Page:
Web Special / November 2005

A genuine bowling reunion

Bowling is generally acknowledged as a family sport. Moreover, the tenpin game has managed to foster lifelong friendships all over the world. Tournaments like the FIQ, the AMF World Cup, the Tournament of the Americas and various other international events have not only brought together peoples of diverse faiths, customs, and political convictions; they have developed amicable, congenial, and benevolent sentiments towards each other, despite the turmoil that may exist between some nations.

On the domestic front, USBC leagues (formerly ABC/WIBC) feature teams whose rosters have been unchanged for years. Over the years, perhaps thousands of married couples discovered their mates in league or tournament play.

I am unaware of reunions in bowling. However, I can attest to one reunion that has been ongoing for quite a while…a gathering that was initiated by Andy Marzich, a PBA and ABC Hall of Famer. Several years ago, Marzich, a Torrance, Calif., resident, was in need of some auto repairs. Marzich, who dealt exclusively with a mechanic in the San Diego area, asked his good friend Joe Lyou, a noted bowling writer from a nearby community, to ride with him to San Diego and possibly arrange a luncheon with me and some of my bowling friends while his car was being repaired. Andy and I knew each other from his bowling days with the Falstaff Beer team, a bowling juggernaut that featured such stars as Billy Welu, Dick Hoover, Glenn Allison, Harry Smith, Al Savas, and, at one time or another, players like Steve Nagy, Buzz Fazio, Ron Gaudern, and Carl Richard.

During this time, Joe Norris, one the greatest bowlers ever, lived in an area about a mile from Little Italy, a district featuring numerous Italian restaurants. It is close to downtown San Diego and easily accessible from Interstate 5. I knew Andy would really enjoy listening to some of Joe's old stories. I invited Norris to join us for lunch. I made a reservation at Filippi's, the first of numerous dates I would make for future luncheons. This was the birth of a Southern California bowling reunion.

Norris was always the star of the show, not only for his bowling experiences all over the world but more so for his hilarious stories and mirthful antics in the bowler's paddocks.

With each passing reunion, the attendees increased. Dick Evans, a PBA and ABC Hall of Fame member and one of the most prolific and respected bowling writers in the history of the game, often visited the Jowdys in El Cajon, particularly when he planned to attend a bowling tournament or function in Las Vegas. Having often written and spoken to Dick about our get-togethers with Marzich and his friends, Evans suggested I arrange a similar luncheon during a given date to one of his visits to my home. This was a real no-brainer. Joe Lyou, who never failed to check into our home when Evans visited, made arrangements to bring several others to our reunion. It was a memorable occasion that included six ABC Hall of Fame members: Joe Norris, Barry Asher, Glenn Allison, Andy Marzich, Dick Evans, and myself.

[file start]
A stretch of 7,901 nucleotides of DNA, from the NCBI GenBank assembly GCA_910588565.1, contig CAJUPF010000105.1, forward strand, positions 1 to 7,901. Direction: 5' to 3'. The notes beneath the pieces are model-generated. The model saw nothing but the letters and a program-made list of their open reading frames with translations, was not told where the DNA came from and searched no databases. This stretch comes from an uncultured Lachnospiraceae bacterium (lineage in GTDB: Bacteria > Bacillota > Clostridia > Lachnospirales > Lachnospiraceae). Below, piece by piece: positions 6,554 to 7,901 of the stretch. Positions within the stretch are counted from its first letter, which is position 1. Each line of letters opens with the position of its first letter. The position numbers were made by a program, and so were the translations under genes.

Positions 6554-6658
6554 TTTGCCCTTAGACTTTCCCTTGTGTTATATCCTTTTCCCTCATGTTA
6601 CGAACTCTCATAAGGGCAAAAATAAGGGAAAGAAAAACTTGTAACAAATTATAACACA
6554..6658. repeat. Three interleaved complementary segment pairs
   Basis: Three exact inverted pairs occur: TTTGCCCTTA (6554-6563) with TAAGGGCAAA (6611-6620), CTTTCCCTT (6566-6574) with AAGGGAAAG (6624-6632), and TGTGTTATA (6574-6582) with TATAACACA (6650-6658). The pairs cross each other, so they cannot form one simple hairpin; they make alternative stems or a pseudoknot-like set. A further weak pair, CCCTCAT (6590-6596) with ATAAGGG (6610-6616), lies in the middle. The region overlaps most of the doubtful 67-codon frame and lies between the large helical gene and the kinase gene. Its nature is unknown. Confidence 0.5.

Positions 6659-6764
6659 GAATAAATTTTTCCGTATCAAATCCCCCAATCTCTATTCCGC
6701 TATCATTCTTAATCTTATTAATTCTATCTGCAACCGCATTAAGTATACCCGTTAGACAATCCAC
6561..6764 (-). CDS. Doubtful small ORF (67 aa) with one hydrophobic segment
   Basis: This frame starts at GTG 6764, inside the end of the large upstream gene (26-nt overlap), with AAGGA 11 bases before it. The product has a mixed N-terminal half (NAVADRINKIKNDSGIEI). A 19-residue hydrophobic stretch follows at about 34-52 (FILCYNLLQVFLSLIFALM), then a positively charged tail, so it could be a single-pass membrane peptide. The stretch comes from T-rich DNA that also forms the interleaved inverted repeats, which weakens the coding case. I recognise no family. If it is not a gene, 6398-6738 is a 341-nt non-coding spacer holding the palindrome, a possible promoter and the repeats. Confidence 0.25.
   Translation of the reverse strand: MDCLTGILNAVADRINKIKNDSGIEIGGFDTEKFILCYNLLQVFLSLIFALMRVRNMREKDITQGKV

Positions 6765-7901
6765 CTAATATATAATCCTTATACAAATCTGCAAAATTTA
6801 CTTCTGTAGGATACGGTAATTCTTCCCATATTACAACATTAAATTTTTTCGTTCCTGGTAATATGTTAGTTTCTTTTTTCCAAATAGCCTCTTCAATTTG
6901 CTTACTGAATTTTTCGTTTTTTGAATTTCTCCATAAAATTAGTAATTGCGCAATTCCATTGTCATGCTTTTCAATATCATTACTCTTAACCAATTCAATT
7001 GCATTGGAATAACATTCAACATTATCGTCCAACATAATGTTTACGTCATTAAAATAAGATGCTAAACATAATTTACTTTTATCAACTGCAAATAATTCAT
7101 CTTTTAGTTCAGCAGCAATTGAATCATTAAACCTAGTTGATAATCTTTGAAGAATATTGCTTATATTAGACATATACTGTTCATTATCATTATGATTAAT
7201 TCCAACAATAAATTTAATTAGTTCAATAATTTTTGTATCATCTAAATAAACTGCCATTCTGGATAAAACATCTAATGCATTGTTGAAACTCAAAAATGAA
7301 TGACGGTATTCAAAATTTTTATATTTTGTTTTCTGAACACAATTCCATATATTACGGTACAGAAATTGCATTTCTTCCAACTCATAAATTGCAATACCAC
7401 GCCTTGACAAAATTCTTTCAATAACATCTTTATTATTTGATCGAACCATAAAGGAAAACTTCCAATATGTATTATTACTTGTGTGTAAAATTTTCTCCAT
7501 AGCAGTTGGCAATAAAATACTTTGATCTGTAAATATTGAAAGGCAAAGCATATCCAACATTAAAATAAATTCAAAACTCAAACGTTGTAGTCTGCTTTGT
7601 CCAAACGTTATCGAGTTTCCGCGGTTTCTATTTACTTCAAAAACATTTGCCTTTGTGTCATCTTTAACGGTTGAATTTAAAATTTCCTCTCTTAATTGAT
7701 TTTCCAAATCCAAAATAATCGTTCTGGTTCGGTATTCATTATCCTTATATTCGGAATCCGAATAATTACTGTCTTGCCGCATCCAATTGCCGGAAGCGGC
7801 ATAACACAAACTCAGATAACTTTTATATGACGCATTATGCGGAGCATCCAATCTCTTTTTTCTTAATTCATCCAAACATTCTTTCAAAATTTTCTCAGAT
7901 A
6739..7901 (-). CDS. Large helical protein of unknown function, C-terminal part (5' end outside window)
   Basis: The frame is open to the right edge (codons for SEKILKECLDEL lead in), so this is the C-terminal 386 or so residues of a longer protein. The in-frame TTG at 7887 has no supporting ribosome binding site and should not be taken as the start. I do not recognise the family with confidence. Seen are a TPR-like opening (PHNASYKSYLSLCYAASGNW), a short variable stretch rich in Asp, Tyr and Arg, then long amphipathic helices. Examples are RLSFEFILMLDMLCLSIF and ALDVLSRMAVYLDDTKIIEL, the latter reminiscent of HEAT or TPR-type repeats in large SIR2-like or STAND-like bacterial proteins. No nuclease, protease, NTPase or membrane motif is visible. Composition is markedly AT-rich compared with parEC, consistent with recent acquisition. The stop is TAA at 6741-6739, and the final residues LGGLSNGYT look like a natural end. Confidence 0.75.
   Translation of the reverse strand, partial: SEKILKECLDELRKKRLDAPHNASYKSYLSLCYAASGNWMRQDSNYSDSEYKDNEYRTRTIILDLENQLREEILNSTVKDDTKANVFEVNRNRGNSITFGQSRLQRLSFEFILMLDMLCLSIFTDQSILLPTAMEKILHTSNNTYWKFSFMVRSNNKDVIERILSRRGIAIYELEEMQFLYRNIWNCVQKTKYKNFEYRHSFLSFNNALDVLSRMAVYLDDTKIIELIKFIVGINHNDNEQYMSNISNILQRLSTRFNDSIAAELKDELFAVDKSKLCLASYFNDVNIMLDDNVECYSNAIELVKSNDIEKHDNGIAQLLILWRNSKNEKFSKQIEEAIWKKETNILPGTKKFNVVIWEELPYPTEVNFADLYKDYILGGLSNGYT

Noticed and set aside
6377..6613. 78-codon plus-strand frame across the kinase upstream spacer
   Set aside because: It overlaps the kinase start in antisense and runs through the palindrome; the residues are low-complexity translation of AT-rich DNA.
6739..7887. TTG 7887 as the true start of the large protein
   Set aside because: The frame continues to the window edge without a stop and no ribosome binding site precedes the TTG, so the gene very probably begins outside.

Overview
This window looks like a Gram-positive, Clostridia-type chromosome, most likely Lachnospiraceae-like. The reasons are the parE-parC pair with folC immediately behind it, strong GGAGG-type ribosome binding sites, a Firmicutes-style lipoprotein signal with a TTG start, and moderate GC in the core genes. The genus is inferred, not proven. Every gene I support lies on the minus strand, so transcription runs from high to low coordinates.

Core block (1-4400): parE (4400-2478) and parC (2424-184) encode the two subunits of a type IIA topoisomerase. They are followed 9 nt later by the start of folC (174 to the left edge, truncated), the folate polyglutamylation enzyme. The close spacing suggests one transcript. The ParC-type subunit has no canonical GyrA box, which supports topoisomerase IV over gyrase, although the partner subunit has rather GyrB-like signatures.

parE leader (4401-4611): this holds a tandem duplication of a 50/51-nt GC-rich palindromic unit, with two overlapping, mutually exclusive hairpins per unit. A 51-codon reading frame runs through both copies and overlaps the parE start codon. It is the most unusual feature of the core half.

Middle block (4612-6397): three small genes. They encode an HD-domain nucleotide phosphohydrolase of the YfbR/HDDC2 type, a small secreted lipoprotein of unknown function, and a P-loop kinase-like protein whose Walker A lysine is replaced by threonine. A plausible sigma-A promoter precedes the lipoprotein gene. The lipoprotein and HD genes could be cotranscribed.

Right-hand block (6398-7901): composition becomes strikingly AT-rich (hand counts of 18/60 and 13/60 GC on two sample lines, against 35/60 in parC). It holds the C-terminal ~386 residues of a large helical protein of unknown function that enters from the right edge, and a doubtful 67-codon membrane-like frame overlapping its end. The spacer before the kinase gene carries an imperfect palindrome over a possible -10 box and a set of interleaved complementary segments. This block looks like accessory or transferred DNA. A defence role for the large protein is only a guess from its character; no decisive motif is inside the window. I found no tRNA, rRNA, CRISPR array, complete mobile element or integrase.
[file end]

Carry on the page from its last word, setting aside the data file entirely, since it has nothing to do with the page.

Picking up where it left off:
Following Joe Norris's death a few years ago, our reunions tapered off a bit, that is, until September 7, 2005. This time, it was inspired by Dick Evans's planned visit to the Jowdy household. Naturally, Joe Lyou would not only join us as our guest but would contact Marzich and other Los Angeles area bowlers for our latest reunion. In the meantime, Duke McGrew, one of our regular reunion members, called Mort Luby Jr., a fantastic bowling writer and longtime publisher of Bowlers Journal International and asked him to join us. McGrew, a former Chicago resident and a longtime friend of Luby, urged him to attend our gathering. Luby e-Mailed Dick Evans and sought his opinion. Evans sold him on the idea by describing my wife's reputation for serving the best fried chicken, mashed potatoes, and fantastic gravy. Despite suffering from an aching tooth, Luby, a world-class diner, accepted the invitation.

The 12 attendees included ABC Hall of Fame members Dick Evans, Mort Luby Jr., Andy Marzich, myself, plus WIBC Hall of Famer Virginia Norton. Unfortunately, Barry Asher and Glenn Allison were unable to attend. However, attending our function was Andy Gagliano, San Diego Bowling Association secretary, and Joe Norris's best friend, confidant, and caretaker in his final years. Andy used to drive Joe to and from all his league and bowling activities. Not to be forgotten, we reserved an empty seat at the head of the table for Joe Norris and made a special toast to his memory.

Luby's appearance may have been further enhanced by my wife Brenda's carefully planned three-day itinerary, which included a tour of the wine country in Temecula, approximately 60 miles north of San Diego. Brenda also arranged visits for Mort to Balboa Park, Old Town, and nearby museums. Luby, who has a tremendous passion for art, has become an accomplished painter. His works have become the prime focus of attention at Bowl Expo auction sales. During his short visit to San Diego, he spent much of his time composing watercolor scenes along his way and before departing, Mort presented Evans, Lyou, and the Jowdy family with samples of his artistic talent.

The latest SoCal bowling reunion, emboldened by Andy Marzich, has inspired an even greater gathering for 2006. Interested parties may contact me at 619/448-4348 or E-mail me.